One winter, while skiing down snowy hills with fellow neighborhood kids, Ralph Samuelson had an idea.
“If you could ski on snow,” he wondered, “why not on water?”
In the summer of 1922, Samuelson, then 18, began his attempts to stand up on skis on Lake Pepin, just a few blocks from his house in Lake City, Minnesota. After lots of trial and error, he eventually succeeded, and one of the world’s most beloved water sports was born.
This summer marks water skiing's 100th anniversary, and people living in Samuelson’s hometown want to make sure no one forgets his contribution to warm-weather fun.
On July 2, at 4:11 p.m.—the exact moment 100 years ago that Samuelson rose from the water on skis behind his brother’s boat—Lake City leaders will unveil a life-sized bronze statue of Samuelson.
The new statue will be located at Ohuta Park and Beach on the shores of Lake Pepin, which stretches for some 20 miles down the Mississippi River. City officials raised $75,000 for the statue, which was made by Brodin Studios in Kimball, Minnesota.
“This is Lake City's Kitty Hawk moment,” John Hutchinson, president of Destination Lake City, the community’s tourism arm, tells the Star Tribune’s Curt Brown. “We want people to stop and take selfies with Ralphie.”
Someday, city leaders hope to create a water skiing hall of fame. But in the meantime, Lake City just wrapped up its annual Water Ski Days, a celebration that included water ski shows, live music and other festivities. Also this month, local filmmaker Ben Threinen released a new 33-minute documentary about Samuelson’s invention, and historians in nearby White Bear, Minnesota, opened “Bears on Boards: Waterskiing in White Bear,” an exhibition celebrating the sport’s 100th anniversary.
But Samuelson didn’t always get so much recognition for his clever invention. As the story goes, he first tried water skiing while riding his aquaplane, a large, flat board pulled behind his brother’s boat. On June 28, 1922, he skied for several yards this way—but knew he could do better.
He unsuccessfully tried snow skis and barrel staves before realizing that he needed something that covered more surface area on the water. The ever-resourceful Samuelson went to the local lumberyard and found two eight-foot-long, nine-inch-wide pine boards, wrote Sports Illustrated’s Jim Harmon in 1987. Using his mother’s wash boiler, he softened one end of each board, then clamped the tips with vises so they would curve upwards. He affixed leather straps to hold his feet in place and acquired 100 feet of window sash cord to use as a tow rope. Finally, he hired a blacksmith to make a small iron ring to serve as the rope’s handle.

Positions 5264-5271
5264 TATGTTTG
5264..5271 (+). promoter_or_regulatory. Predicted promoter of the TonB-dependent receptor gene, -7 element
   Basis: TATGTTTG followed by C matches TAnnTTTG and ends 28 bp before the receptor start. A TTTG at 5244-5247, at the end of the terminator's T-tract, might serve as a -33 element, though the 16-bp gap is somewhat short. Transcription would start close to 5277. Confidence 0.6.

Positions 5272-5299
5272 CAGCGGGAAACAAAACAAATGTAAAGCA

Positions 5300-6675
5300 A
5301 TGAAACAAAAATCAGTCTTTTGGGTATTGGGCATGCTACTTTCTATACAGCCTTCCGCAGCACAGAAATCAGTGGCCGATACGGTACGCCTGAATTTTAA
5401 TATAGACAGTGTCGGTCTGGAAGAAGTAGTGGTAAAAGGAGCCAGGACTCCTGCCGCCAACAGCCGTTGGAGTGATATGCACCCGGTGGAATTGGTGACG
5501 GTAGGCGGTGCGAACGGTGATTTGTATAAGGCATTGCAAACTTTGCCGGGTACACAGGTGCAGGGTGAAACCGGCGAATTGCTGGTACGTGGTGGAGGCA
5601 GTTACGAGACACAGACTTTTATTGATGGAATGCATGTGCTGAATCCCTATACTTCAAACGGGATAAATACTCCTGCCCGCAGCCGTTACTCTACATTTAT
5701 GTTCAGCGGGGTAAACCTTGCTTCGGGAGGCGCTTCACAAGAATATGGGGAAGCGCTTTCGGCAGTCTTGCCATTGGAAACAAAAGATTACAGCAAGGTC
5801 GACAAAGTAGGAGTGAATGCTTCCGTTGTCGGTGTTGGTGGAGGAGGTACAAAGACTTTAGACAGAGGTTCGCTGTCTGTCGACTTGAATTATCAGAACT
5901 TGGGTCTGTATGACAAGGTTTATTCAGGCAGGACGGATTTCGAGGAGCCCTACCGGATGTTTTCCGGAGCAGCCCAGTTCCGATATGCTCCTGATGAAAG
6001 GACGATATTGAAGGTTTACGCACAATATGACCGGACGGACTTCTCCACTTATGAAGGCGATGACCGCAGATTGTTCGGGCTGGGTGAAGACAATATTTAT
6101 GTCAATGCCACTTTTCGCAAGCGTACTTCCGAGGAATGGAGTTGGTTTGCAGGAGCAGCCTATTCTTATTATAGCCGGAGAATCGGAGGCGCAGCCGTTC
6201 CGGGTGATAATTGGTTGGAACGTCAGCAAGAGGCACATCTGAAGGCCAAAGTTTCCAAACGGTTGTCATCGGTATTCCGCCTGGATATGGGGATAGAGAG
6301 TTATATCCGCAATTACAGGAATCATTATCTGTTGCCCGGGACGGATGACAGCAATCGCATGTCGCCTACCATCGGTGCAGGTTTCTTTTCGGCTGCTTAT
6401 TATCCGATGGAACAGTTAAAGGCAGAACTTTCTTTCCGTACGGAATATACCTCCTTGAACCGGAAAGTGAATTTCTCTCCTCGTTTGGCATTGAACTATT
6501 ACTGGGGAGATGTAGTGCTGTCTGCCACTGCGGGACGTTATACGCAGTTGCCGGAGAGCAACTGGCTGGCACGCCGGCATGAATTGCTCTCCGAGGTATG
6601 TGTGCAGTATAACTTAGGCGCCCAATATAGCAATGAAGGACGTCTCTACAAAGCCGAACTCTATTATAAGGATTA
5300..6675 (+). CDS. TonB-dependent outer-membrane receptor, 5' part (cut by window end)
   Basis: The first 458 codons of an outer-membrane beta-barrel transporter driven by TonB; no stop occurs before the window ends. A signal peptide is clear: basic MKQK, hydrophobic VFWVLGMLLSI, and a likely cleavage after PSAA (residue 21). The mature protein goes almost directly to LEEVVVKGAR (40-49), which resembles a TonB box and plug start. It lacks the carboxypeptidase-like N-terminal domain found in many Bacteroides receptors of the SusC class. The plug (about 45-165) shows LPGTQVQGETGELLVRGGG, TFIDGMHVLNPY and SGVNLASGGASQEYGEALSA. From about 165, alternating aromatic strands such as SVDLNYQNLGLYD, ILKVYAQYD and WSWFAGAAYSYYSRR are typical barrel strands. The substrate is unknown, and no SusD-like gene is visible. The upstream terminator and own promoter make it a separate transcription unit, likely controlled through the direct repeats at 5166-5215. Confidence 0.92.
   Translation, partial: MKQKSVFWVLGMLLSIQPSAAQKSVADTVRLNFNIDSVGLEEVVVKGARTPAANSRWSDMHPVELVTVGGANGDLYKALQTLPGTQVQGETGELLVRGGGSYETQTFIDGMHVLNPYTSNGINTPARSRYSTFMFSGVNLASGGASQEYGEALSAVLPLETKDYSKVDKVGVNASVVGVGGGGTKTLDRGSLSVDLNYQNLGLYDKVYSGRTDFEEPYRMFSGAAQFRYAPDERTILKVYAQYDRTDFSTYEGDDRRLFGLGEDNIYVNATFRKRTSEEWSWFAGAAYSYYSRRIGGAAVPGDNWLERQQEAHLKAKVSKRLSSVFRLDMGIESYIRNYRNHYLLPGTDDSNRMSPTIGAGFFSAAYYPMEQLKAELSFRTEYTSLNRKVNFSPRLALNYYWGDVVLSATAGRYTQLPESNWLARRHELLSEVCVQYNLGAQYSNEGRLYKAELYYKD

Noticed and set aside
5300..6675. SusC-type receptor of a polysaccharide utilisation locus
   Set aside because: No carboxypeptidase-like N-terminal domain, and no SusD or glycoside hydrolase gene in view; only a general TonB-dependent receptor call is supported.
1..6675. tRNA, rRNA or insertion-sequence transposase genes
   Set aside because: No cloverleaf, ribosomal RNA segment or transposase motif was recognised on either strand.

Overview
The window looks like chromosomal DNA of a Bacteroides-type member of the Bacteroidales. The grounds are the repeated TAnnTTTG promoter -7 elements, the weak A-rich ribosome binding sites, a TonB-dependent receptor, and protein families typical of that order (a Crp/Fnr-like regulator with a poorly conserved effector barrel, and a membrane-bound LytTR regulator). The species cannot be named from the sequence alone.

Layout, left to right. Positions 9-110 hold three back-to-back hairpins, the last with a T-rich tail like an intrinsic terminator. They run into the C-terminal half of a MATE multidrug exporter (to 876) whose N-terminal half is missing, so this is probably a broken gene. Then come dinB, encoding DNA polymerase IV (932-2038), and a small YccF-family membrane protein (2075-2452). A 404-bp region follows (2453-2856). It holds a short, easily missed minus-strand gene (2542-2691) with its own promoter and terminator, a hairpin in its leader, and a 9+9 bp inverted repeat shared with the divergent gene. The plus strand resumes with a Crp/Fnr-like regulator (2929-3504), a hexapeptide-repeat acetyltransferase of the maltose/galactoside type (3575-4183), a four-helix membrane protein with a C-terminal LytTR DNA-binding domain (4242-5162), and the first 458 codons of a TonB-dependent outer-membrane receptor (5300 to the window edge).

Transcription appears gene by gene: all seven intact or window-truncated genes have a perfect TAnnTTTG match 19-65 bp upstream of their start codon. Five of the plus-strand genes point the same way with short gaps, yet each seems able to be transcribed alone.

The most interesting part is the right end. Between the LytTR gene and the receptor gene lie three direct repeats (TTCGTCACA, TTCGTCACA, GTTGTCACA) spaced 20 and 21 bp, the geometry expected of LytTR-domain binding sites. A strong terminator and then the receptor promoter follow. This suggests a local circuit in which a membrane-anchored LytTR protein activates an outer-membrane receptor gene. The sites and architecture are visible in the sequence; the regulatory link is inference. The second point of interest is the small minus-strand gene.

In the days that followed, Samuelson tried several different approaches. In most of his attempts, he started with his skis level with or below the water line; but by the time his brother got the boat going, Samuelson was sinking.
Finally, he tried raising the tips of the skis out of the water while he leaned back—and it worked. As his brother steered the boat, which was powered by a converted Saxon truck engine, Samuelson cruised along behind him. To this day, this is still the position that water skiers assume, according to the USA Water Ski & Wake Sports Foundation, which inducted Samuelson into its hall of fame in 1982.
Of course, Samuelson didn’t stop there. He began learning tricks on his skis, which drew crowds of onlookers to the shoreline. Eventually, he began charging admission to his unofficial exhibitions and turned over the proceeds to the town, which paid for the gas the boat used. The town also built a small bandstand next to the lake, where live musicians sometimes accompanied his shows.
Sadly, his career as a water skier was short-lived. When he hurt his back in a construction accident in 1927, he was forced to hang up his skis for good. He never patented his water skis, and he never took credit for inventing the sport. Skiers in New York and France tried to claim that they were the first to float on water, and Fred Waller patented the first water skis in 1925.
But so many people had watched him ski—and he had gotten so much news coverage for his feats—that Samuelson was eventually heralded as the sport’s inventor.
Today, water skiing has grown to become a popular summer pastime, both among casual thrill-seekers and serious competitors. It was included in the 1972 Olympics as an exhibition sport, and the first National Show Ski Tournament was held in 1974, per USA Water Ski & Wake Sports. In 1979, college students on water skis began competing for national titles.
Though he died of cancer in 1977, Samuelson’s legacy lives on. Travelers can see a pair of his original water skis at the USA Water Ski & Wake Sports Foundation Hall of Fame in Davenport, Florida. There’s also a historical marker at Lake Pepin proudly identifying it as the “Birthplace of Waterskiing.”
Samuelson’s family members remember him not only for his ingenuity, but also for his amiable personality and his cooking skills.
“My dad only had an eighth-grade education, he wasn’t savvy or what we'd call ‘worldly’ today,” Samuelson’s daughter, Deb Henningsen, tells the Star Tribune. "But he never had an unkind word for anyone and he cooked the best roast beef dinners on Sunday nights—and I mean the best.”